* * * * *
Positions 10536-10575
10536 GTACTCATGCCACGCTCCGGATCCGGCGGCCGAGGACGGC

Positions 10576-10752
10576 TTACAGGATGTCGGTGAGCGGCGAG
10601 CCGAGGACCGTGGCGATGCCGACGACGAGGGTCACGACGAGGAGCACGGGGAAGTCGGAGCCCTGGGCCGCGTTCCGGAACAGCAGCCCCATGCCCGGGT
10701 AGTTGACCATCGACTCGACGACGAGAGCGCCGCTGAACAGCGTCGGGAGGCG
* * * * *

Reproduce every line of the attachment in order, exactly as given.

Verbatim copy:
Positions 10536-10575
10536 GTACTCATGCCACGCTCCGGATCCGGCGGCCGAGGACGGC

Positions 10576-10752
10576 TTACAGGATGTCGGTGAGCGGCGAG
10601 CCGAGGACCGTGGCGATGCCGACGACGAGGGTCACGACGAGGAGCACGGGGAAGTCGGAGCCCTGGGCCGCGTTCCGGAACAGCAGCCCCATGCCCGGGT
10701 AGTTGACCATCGACTCGACGACGAGAGCGCCGCTGAACAGCGTCGGGAGGCG